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Anal Sphincter Injury

Anal Sphincter Injury

An anal sphincter injury affects many first-time mothers who give birth vaginally. Over 10% of mothers having a baby through the birth canal can develop some form of anal incontinence (AI). The risk is even higher when having a first baby.

Pregnant women are often unaware that anal sphincter injury might happen when they give birth, and when it does, they are often not informed about the consequences

Mothers rarely volunteer information about their injury because of the embarrassment and associated social stigma. They often suffer in silence and are very alone.

Women who sustain anal sphincter Injury often experience distressing effects that can include: pain, faecal and/or urinary incontinence and sexual dysfunction.

During childbirth, many women sustain tears in the perineal area (the area between the vaginal opening and the anus). These can involve the:

  • Perineal skin;
  • Vaginal mucosa;
  • Pelvic floor muscles;
  • EAS and IAS muscles;
  • Rectal mucosa (lining of the bowel).

When tears extend to the anal sphincter, they are called OASIs. Severe damage involving injury to the anal sphincters has been reported in up to 18% of vaginal deliveries. Anal Sphincter Injury

The following independently increase the incidence of OASI:

  • Forceps delivery;
  • Ventouse delivery;
  • Water immersion (in first stage of labour can help with pain relief);
  • Water birth (birth of baby in water).

In water immersion, the position of the mother precludes surveillance of the perineum, which may lead to unrecognised tears during birth.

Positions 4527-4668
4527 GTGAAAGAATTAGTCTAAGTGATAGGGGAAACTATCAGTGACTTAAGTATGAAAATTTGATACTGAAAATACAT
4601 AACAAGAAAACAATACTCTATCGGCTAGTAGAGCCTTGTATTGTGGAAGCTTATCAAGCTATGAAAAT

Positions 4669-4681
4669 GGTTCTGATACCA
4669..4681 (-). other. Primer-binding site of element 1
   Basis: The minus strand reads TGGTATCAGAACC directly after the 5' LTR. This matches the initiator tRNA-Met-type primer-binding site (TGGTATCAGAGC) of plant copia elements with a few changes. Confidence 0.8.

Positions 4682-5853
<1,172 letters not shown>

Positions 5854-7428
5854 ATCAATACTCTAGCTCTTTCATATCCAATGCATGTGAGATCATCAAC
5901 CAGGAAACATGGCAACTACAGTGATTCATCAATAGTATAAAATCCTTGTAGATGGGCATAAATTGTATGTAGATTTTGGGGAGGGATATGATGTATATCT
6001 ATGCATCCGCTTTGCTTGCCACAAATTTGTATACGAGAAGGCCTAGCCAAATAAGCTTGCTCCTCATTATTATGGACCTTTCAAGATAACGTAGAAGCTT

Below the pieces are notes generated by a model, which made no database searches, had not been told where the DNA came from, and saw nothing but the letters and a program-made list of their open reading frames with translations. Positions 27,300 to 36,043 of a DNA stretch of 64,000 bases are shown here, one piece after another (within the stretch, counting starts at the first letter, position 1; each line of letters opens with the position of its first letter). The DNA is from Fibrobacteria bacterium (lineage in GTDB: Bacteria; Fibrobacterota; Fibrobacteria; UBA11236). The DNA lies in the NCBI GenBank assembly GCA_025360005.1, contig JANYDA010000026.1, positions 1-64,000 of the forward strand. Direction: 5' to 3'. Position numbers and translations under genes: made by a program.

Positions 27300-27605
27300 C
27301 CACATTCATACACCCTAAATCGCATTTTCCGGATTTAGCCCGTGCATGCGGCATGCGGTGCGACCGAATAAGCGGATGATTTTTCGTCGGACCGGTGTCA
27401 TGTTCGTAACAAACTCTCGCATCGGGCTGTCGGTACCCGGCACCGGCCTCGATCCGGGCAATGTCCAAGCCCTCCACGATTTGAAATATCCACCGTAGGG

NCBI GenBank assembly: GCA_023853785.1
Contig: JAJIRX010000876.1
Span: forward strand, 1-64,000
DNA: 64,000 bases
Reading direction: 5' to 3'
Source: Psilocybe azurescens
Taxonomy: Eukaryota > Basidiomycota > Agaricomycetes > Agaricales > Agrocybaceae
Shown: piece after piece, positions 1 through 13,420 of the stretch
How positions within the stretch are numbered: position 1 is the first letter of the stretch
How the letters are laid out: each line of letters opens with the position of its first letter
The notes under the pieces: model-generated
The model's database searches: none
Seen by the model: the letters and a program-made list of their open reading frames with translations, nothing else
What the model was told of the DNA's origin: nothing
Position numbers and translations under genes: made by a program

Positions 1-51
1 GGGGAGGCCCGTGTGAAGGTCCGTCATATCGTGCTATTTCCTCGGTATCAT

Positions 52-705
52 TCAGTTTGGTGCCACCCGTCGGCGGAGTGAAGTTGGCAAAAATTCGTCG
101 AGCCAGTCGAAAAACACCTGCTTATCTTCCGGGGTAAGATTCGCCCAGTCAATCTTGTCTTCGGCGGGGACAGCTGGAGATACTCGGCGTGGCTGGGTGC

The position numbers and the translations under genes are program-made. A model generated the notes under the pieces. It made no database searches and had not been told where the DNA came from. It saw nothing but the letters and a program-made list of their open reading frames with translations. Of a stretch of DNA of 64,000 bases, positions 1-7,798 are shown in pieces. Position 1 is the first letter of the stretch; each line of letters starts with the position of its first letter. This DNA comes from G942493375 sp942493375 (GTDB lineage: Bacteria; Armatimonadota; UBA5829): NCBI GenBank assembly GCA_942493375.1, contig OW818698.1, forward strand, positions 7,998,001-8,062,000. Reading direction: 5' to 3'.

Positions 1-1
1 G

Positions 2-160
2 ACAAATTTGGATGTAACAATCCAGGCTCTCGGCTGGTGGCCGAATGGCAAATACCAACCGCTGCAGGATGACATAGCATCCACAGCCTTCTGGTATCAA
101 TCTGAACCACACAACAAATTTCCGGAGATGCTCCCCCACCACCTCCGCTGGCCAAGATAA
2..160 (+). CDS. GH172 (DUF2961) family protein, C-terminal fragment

Anal Sphincter Injury Symptoms

Some women remain asymptomatic, while others experience any or all of the following symptoms:

  • Stress and/or urge UI;
  • Flatus incontinence;
  • Faecal Incontinence;
  • Haemorrhoids;
  • Dyspareunia;
  • Sexual dysfunction;
  • Vesico-vaginal fistulas;
  • Pelvic organ prolapse

Women who have sustained OASI during a birth are often keen to have a Caesarean section for the next birth. This is either because they feel that another vaginal birth would exacerbate their symptoms or because they had such a bad experience the first time. Many do not wish to go through the same thing again.

If a birth is rushed or delayed or a tear is not managed or there is a failure to treat it adequately or at all post delilvery then anal sphincter injury occurs.

If you have been affected by Anal Sphincter Injury then get in touch with Dr Victoria Handley today on vhandley@handleylaw.co.uk


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